On a more general note, the calculator will always be able to convert a fraction into an approximate decimal number, but the converse may not be possible. It depends on the number of display space available on the screen.

As a matter of principle, if a number is called irrational, it is because it is not rational (not a fraction), and it makes no sense to try to cast it into fraction form.

However, if you truncate an irrational number so as to keep only a finite number of decimal digits, then that truncated number can be represented by a fraction, but qualitatively speaking, it is not the original irrational number.

Thus if you decide to use 3.141500000000000000....0 as an approximate value of pi then you write

3.1415=31415/10000 and the calculator will convert it to the mixed fraction 3u283u2000. To effect this conversion, you press the [FD] key to the right of [a b/c]. If you want an improper fraction 6283u2000 you press [SHIFT][[FD].

As to the value of sin 45 you quote, you should be aware that it is valid for an angle unit in radians.

It is an approximation because the radian unit is based on the value of pi, which, as I said above, is an irrational number.

If you use the degree angle unit, sin45 deg is actually equal to 1/?2 or ?2/2 and this is clearly irrational, and it cannot be represented as a fraction. In conclusion it makes no sense to try to cast it into such form.

On the other hand, sin 30 deg or cos 60 deg are both exactly equal to 1/2. The calculator will convert them to a fraction.

On a more general note, the calculator will always be able to convert a fraction into an approximate decimal number, but the converse may not be possible. It depends on the number of display space available on the screen.

Feb 02, 2011 | Casio FX9750GII Graphic Calculator

By definition, a fraction is a number that is represented by the ratio of two integers (whole numbers). However, any value in radians is bound to be approximate because the radian unit is intrinsically linked to the value of pi. Ans as you well know, pi is an irrational number: a real number that cannot be represented by a fraction. Does it make sense to try to cast it into a form that it cannot have?

However, if you truncate an irrational number and keep only a limited number of digits in its decimal representation, then that approximate representation can of course be represented by a fraction. To effect that conversion, press the [FD] key to the right of the [a b/c] key.

If the number of display symbols to represent the fraction exceeds the limits of the screen then the calculator will ignore the command. It will not comply, because it cannot comply.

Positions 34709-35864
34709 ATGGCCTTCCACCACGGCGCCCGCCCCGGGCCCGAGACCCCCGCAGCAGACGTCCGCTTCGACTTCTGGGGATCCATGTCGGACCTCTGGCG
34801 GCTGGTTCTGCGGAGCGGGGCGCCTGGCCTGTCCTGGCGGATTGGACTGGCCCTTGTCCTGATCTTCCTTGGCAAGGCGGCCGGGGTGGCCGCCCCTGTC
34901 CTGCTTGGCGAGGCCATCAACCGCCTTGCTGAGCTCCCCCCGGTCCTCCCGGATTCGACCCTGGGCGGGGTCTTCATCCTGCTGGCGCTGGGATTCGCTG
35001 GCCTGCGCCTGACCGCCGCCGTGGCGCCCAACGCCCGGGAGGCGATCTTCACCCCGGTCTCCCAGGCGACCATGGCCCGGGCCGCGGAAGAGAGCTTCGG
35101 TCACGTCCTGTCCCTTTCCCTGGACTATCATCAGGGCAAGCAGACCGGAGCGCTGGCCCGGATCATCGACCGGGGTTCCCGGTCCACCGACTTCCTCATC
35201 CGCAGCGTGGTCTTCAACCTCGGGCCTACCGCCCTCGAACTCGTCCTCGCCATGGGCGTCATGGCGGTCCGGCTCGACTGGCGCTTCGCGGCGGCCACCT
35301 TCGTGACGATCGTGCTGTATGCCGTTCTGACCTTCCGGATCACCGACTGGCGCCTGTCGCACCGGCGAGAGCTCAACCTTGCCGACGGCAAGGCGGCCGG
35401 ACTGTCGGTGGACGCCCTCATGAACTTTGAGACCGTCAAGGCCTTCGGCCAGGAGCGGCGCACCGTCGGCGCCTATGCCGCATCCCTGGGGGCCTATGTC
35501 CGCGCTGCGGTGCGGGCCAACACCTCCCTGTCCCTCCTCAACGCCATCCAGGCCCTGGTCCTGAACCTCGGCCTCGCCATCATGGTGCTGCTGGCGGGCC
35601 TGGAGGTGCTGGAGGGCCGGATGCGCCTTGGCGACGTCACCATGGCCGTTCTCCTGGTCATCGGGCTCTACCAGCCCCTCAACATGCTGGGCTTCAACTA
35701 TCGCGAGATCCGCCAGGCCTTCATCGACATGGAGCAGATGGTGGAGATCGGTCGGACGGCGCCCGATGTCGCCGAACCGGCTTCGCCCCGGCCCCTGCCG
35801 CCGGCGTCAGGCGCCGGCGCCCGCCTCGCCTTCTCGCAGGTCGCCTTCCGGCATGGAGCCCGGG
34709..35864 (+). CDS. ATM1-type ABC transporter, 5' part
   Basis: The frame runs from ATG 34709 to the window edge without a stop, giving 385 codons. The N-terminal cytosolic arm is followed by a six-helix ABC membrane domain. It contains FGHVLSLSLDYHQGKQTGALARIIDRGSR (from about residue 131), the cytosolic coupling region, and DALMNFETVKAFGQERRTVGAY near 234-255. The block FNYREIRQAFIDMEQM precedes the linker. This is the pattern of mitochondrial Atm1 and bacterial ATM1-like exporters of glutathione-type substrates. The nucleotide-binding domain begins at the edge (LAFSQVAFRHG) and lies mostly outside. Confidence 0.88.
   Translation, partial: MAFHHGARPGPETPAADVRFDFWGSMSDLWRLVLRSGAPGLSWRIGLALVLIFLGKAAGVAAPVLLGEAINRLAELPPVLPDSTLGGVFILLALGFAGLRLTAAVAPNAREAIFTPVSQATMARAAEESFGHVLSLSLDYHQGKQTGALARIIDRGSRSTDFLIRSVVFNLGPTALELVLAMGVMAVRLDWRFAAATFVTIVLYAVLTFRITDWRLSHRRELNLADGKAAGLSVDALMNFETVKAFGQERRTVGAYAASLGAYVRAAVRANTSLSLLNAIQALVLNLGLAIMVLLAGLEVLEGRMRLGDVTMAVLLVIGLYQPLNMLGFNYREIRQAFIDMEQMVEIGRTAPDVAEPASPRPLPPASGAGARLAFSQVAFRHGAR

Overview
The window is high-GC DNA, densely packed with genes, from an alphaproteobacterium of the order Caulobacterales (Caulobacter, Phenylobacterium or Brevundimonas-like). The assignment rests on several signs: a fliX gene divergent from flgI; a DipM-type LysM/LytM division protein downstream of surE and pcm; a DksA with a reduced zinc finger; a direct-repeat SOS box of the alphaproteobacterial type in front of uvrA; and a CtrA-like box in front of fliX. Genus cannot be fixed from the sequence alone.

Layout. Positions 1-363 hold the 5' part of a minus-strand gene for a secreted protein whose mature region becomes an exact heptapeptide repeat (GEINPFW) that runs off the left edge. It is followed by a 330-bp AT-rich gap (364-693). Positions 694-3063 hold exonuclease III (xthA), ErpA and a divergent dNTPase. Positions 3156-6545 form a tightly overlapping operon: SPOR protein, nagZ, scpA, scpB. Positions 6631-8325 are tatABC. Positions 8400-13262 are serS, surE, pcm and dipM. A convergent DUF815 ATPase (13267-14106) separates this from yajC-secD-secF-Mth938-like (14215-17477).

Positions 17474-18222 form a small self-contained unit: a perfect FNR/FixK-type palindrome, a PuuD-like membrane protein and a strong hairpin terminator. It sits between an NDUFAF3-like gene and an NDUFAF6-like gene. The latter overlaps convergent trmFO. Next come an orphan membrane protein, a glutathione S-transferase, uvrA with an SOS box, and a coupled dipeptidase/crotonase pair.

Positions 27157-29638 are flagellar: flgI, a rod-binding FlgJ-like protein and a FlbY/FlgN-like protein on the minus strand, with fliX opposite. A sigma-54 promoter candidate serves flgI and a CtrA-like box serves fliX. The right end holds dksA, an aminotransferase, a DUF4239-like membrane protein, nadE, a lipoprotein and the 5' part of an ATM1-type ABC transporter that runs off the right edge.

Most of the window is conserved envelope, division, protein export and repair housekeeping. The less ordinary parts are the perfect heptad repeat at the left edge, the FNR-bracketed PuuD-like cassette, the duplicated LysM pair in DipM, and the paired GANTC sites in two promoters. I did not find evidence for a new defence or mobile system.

Some decimal representations already displayed as results can be converted, other cannot be.

However, if you truncate an irrational number and keep only a limited number of digits in its decimal representation, then that approximate representation can of course be represented by a fraction. To effect that conversion, press the [FD] key to the right of the [a b/c] key.

If the number of display symbols to represent the fraction exceeds the limits of the screen then the calculator will ignore the command. It will not comply, because it cannot comply.

Some decimal representations already displayed as results can be converted, other cannot be.

Jan 10, 2011 | Casio FX9750GII Graphic Calculator

Sorry but after I finished the post I noticed that the questuin is for the Casio FX0115ES while I decribed the calculator part for the TI84PLUS. However, the procedure is valid for any calculator that can generate a table from a given function. You should be able to implement it on the Casio. Just read the part that tells you how to create a table from a function: You should look at MODE TABLE

V=Pi*(r^2)*h

which gives h=V/(Pi*r^2)

Take this expression for h and substitute in the expression for the total surface. This gives (after simplifications)

S=2*Pi*r^2 +2*V/r

Open the table setup editor (Read your manual for the Casio)

Press [2nd][WINDOW] to access the Tabble setup

Set table start =2

Set DeltaTbl=0.05 (You can take a smaller value if you want)

Set Indepnt to Auto

Set Depend to Auto

Press [2nd][QUIT] to return to main calculator screen

Open the [Y=] editor

Enter the expression for the surface above as Y1=, using X as variable Y1= 2*Pi*X^2 +2*375/X

Press [2nd][GRAPH] to create the (table)

This part is not calculator-specific

Display the table and, scroll down examining the Y1 values.

Find the value of X (ie r) where the Y1 value is the smallest.

The value of X (r) you read to the left of of the minimum value of Y1 is in centimeters (because 375 mL= 375 cm^3)

The r-value that minimizes the surface should be around 3.90cm

Substitute this value for r in the expression for h above, calculate the value of h.

V=Pi*(r^2)*h

which gives h=V/(Pi*r^2)

Take this expression for h and substitute in the expression for the total surface. This gives (after simplifications)

S=2*Pi*r^2 +2*V/r

Open the table setup editor (Read your manual for the Casio)

Press [2nd][WINDOW] to access the Tabble setup

Set table start =2

Set DeltaTbl=0.05 (You can take a smaller value if you want)

Set Indepnt to Auto

Set Depend to Auto

Press [2nd][QUIT] to return to main calculator screen

Open the [Y=] editor

Enter the expression for the surface above as Y1=, using X as variable Y1= 2*Pi*X^2 +2*375/X

Press [2nd][GRAPH] to create the (table)

This part is not calculator-specific

Display the table and, scroll down examining the Y1 values.

Find the value of X (ie r) where the Y1 value is the smallest.

The value of X (r) you read to the left of of the minimum value of Y1 is in centimeters (because 375 mL= 375 cm^3)

The r-value that minimizes the surface should be around 3.90cm

Substitute this value for r in the expression for h above, calculate the value of h.

May 09, 2010 | Casio FX-115ES Scientific Calculator